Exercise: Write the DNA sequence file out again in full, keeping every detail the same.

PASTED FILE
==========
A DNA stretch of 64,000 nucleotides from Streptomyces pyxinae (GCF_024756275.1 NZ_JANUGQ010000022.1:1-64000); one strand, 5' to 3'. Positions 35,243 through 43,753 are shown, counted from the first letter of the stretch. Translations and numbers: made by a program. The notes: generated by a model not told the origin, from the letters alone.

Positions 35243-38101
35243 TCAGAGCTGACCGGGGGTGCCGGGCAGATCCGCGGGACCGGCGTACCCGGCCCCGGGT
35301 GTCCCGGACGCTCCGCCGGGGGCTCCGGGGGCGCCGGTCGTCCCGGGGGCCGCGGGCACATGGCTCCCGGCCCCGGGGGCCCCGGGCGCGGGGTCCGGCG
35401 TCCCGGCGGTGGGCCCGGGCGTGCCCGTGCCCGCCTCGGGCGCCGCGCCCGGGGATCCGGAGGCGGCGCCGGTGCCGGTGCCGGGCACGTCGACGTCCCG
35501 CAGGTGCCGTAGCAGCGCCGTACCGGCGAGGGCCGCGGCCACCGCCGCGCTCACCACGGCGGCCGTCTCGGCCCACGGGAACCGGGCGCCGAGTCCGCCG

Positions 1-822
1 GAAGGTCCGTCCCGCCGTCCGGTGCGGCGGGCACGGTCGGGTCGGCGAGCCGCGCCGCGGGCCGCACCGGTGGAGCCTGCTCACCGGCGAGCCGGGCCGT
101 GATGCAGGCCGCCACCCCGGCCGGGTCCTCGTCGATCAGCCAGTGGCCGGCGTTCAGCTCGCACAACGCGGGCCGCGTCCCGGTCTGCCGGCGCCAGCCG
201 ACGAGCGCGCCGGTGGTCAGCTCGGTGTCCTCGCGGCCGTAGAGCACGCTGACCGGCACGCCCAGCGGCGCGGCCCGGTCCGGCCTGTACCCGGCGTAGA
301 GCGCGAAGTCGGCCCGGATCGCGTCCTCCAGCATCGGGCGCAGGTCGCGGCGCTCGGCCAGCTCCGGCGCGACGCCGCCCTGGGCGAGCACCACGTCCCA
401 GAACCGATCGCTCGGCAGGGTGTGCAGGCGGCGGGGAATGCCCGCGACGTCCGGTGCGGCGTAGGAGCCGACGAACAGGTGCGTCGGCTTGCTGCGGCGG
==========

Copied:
A DNA stretch of 64,000 nucleotides from Streptomyces pyxinae (GCF_024756275.1 NZ_JANUGQ010000022.1:1-64000); one strand, 5' to 3'. Positions 35,243 through 43,753 are shown, counted from the first letter of the stretch. Translations and numbers: made by a program. The notes: generated by a model not told the origin, from the letters alone.

Positions 35243-38101
35243 TCAGAGCTGACCGGGGGTGCCGGGCAGATCCGCGGGACCGGCGTACCCGGCCCCGGGT
35301 GTCCCGGACGCTCCGCCGGGGGCTCCGGGGGCGCCGGTCGTCCCGGGGGCCGCGGGCACATGGCTCCCGGCCCCGGGGGCCCCGGGCGCGGGGTCCGGCG
35401 TCCCGGCGGTGGGCCCGGGCGTGCCCGTGCCCGCCTCGGGCGCCGCGCCCGGGGATCCGGAGGCGGCGCCGGTGCCGGTGCCGGGCACGTCGACGTCCCG
35501 CAGGTGCCGTAGCAGCGCCGTACCGGCGAGGGCCGCGGCCACCGCCGCGCTCACCACGGCGGCCGTCTCGGCCCACGGGAACCGGGCGCCGAGTCCGCCG

Positions 1-822
1 GAAGGTCCGTCCCGCCGTCCGGTGCGGCGGGCACGGTCGGGTCGGCGAGCCGCGCCGCGGGCCGCACCGGTGGAGCCTGCTCACCGGCGAGCCGGGCCGT
101 GATGCAGGCCGCCACCCCGGCCGGGTCCTCGTCGATCAGCCAGTGGCCGGCGTTCAGCTCGCACAACGCGGGCCGCGTCCCGGTCTGCCGGCGCCAGCCG
201 ACGAGCGCGCCGGTGGTCAGCTCGGTGTCCTCGCGGCCGTAGAGCACGCTGACCGGCACGCCCAGCGGCGCGGCCCGGTCCGGCCTGTACCCGGCGTAGA
301 GCGCGAAGTCGGCCCGGATCGCGTCCTCCAGCATCGGGCGCAGGTCGCGGCGCTCGGCCAGCTCCGGCGCGACGCCGCCCTGGGCGAGCACCACGTCCCA
401 GAACCGATCGCTCGGCAGGGTGTGCAGGCGGCGGGGAATGCCCGCGACGTCCGGTGCGGCGTAGGAGCCGACGAACAGGTGCGTCGGCTTGCTGCGGCGG